“The Knights Templar and Scotland”
by Robert Ferguson
A newly published book by Robert Ferguson started out as a question in the author’s mind and has ended up as an extensive study of the Knights Templar in Scotland. The question was “Is the phrase ‘Scotland-The Unbroken Templar Link’ true?” This leads to many more questions and resulted in three years of research and writing. The author first goes over the history of the Knights Templar as they became a warrior-monk order under Hughes de Payens in 1119.
The author discusses the effect that the Council of Troyes had on the future of the Templar Order both in Outremer and in Christendom. He describes the lack of physical evidence of the Templars in Scotland, except place names, real estate and business documents and graves. The story of John Comyn’s betrayal of Robert the Bruce to Edward of England and Bruce’s vengeful murder at Grey Friars is compelling. It results in Bruce and Scotland’s excommunication and some very unexpected results.
Phillip IV of France’s tale of financial problems helps the reader to understand the background for his arrest of the Templars on trumped up charges and of the discovery of his scheme by Jacques de Molay. The author’s legal mind helps his readers understand the Vatican and court records that tell of the leak of Phillip’s scheme and the Templar removal of their treasure.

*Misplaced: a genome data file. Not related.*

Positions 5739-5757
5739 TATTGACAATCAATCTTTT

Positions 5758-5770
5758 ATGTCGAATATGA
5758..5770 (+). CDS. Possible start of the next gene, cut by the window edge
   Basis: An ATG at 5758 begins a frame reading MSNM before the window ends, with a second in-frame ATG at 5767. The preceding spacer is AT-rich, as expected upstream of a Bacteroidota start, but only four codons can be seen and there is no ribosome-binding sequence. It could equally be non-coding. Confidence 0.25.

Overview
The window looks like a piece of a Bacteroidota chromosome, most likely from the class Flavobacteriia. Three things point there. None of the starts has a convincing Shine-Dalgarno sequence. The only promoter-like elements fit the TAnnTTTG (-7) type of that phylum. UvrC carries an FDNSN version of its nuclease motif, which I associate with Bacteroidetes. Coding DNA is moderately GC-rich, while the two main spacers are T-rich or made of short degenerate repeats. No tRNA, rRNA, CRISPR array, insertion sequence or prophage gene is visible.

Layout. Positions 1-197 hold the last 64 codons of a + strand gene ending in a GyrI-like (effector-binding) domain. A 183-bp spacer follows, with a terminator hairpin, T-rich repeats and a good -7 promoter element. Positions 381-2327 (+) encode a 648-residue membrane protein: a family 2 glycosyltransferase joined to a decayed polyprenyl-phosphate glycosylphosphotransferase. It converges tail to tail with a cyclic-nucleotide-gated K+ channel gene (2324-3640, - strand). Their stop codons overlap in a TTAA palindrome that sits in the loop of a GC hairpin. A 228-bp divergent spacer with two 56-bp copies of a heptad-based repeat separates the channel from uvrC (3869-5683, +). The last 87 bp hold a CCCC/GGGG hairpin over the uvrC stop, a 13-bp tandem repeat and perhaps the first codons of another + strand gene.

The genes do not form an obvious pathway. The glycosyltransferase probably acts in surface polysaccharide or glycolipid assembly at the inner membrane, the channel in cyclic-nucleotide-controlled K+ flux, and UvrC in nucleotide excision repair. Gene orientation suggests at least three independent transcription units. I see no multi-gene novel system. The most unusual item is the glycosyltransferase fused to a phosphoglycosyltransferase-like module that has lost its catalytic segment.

Robert the Bruce is described as one of the most formidable generals of his time. The stories of his guerrilla style of warfare before 1308 and his amazing string of victories using new military tactics in the spring of 1308 makes for great reading. Bruce used the time before Bannockburn to select and prepare the field of battle and to feed, train and fully equip his troops. The story of the Battle of Bannockburn covers the 23rd and 24th of June 1314 with the highlight coming on the 24th when Bruce’s cavalry charge the Welsh archers. Overall Bannockburn shows Bruce’s brilliance as a military leader who was able to use the best men to win against a vastly larger opponent.
The author describes the betrayal by the Grand Master of the Hospitallers of all the Templar and Hospitaller property and treasure for a barony and exceptional favors from Mary Queen of Scots in 1560. This was followed by the withdrawal and reformation of the Templars under David Seton as the renamed Knights Templar of St. Anthony.
Names and events that will be of interest to the reader are Viscount John Graham of Claverhouse (Bonnie Dundee) who died at Killiecrankie, John Erskine, Earl of Mar, The Duke of Atholl, Prince Charles Edward Stuart (Bonnie Prince Charlie), Battle of Culloden, John Oliphant, Alexander Deuchar and Admiral Sir David Milne. The roles these men had as Templars makes for fascinating reading.
This book is interesting and informative as well as enjoyable to read and any reader or student of Scottish or Templar History will want to have a copy of this book in their library.
It would be remiss not to point out that each chapter is extensively referenced and the bibliography extends for six pages. To me that is evidence of serious research and an analytical mind.
“The Knights Templar and Scotland” by Robert Ferguson
Publisher: The History Press
The Mill, Brimscombe Port Strout, Gloucestershire, England GL5 2QG
January 25, 2010